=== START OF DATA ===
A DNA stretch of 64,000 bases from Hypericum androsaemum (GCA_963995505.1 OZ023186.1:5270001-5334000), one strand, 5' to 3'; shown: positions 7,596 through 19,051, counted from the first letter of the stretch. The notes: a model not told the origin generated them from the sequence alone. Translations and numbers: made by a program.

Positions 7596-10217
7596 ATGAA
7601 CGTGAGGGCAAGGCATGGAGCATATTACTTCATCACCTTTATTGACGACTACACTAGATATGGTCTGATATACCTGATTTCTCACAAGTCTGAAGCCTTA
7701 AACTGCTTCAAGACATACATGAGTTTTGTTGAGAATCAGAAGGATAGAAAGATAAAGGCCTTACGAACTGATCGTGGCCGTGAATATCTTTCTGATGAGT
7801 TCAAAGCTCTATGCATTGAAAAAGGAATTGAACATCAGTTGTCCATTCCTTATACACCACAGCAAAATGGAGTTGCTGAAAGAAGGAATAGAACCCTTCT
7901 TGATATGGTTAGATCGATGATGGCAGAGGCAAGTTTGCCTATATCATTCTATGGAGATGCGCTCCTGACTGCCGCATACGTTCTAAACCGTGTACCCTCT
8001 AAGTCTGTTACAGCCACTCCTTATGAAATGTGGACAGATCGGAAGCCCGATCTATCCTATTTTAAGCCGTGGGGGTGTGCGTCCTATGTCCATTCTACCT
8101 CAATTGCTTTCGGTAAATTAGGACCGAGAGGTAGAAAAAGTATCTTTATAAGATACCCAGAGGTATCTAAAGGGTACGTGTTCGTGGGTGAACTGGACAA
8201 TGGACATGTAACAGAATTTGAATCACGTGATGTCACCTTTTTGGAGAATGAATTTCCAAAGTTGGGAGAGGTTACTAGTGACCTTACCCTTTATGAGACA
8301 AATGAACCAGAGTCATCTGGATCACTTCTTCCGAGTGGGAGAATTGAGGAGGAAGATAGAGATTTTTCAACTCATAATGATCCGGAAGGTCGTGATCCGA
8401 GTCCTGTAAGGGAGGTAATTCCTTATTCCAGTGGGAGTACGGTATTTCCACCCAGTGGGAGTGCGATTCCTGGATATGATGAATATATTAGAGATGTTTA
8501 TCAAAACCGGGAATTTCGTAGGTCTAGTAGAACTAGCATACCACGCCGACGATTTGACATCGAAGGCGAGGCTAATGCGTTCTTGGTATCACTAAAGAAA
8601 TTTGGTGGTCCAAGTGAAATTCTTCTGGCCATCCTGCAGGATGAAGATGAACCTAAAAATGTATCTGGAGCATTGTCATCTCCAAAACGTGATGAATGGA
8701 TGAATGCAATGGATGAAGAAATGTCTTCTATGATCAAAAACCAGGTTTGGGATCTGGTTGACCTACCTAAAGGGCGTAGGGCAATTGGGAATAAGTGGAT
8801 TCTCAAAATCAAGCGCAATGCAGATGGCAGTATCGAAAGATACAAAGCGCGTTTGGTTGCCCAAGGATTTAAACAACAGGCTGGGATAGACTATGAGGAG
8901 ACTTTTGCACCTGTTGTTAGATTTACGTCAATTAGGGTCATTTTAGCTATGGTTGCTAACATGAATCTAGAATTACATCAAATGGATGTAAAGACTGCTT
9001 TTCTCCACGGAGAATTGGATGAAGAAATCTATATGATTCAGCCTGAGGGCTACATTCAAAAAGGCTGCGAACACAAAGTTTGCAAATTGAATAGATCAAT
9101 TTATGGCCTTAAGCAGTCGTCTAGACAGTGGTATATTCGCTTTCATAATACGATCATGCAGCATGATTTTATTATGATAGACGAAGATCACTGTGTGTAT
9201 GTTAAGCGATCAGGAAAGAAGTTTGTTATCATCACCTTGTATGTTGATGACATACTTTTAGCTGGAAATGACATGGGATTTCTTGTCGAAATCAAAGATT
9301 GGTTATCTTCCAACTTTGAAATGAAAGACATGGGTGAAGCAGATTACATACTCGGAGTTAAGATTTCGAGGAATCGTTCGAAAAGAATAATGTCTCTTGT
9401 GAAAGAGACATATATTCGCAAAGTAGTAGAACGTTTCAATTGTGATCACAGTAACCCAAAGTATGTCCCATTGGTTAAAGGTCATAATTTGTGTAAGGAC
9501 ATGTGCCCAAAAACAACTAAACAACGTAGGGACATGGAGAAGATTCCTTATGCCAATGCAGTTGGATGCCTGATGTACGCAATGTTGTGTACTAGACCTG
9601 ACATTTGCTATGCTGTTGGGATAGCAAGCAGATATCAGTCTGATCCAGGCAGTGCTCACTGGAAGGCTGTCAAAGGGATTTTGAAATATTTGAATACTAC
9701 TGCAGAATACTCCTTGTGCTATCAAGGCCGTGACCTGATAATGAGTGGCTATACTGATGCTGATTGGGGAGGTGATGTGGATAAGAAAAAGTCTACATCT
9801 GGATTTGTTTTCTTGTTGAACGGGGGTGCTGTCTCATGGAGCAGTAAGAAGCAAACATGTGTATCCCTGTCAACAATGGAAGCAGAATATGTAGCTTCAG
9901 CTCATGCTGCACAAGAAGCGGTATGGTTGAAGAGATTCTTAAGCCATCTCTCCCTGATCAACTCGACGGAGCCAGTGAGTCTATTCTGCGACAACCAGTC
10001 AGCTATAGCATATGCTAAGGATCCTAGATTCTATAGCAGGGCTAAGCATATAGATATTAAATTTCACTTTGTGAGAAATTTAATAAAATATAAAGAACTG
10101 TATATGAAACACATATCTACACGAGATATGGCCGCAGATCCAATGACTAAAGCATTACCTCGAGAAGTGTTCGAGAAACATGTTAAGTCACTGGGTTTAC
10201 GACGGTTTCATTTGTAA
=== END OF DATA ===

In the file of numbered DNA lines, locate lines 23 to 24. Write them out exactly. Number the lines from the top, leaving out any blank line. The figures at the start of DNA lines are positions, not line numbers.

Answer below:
9501 ATGTGCCCAAAAACAACTAAACAACGTAGGGACATGGAGAAGATTCCTTATGCCAATGCAGTTGGATGCCTGATGTACGCAATGTTGTGTACTAGACCTG
9601 ACATTTGCTATGCTGTTGGGATAGCAAGCAGATATCAGTCTGATCCAGGCAGTGCTCACTGGAAGGCTGTCAAAGGGATTTTGAAATATTTGAATACTAC